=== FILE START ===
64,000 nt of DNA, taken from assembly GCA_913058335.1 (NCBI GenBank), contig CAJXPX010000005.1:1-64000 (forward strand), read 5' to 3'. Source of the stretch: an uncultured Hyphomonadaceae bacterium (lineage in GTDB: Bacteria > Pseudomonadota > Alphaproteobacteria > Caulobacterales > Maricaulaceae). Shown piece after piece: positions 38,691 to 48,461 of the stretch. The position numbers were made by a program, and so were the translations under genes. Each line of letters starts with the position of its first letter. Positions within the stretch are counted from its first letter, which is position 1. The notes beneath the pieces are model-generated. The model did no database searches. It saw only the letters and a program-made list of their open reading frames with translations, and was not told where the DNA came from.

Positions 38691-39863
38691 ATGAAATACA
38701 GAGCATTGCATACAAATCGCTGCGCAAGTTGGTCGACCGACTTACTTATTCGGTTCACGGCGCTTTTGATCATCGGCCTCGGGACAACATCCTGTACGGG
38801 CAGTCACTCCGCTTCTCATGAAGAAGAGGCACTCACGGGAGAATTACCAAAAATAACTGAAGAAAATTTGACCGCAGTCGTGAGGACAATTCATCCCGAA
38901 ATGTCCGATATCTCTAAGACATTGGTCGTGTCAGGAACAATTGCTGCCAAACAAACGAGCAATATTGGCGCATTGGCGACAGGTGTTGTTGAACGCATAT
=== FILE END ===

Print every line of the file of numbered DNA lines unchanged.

64,000 nt of DNA, taken from assembly GCA_913058335.1 (NCBI GenBank), contig CAJXPX010000005.1:1-64000 (forward strand), read 5' to 3'. Source of the stretch: an uncultured Hyphomonadaceae bacterium (lineage in GTDB: Bacteria > Pseudomonadota > Alphaproteobacteria > Caulobacterales > Maricaulaceae). Shown piece after piece: positions 38,691 to 48,461 of the stretch. The position numbers were made by a program, and so were the translations under genes. Each line of letters starts with the position of its first letter. Positions within the stretch are counted from its first letter, which is position 1. The notes beneath the pieces are model-generated. The model did no database searches. It saw only the letters and a program-made list of their open reading frames with translations, and was not told where the DNA came from.

Positions 38691-39863
38691 ATGAAATACA
38701 GAGCATTGCATACAAATCGCTGCGCAAGTTGGTCGACCGACTTACTTATTCGGTTCACGGCGCTTTTGATCATCGGCCTCGGGACAACATCCTGTACGGG
38801 CAGTCACTCCGCTTCTCATGAAGAAGAGGCACTCACGGGAGAATTACCAAAAATAACTGAAGAAAATTTGACCGCAGTCGTGAGGACAATTCATCCCGAA
38901 ATGTCCGATATCTCTAAGACATTGGTCGTGTCAGGAACAATTGCTGCCAAACAAACGAGCAATATTGGCGCATTGGCGACAGGTGTTGTTGAACGCATAT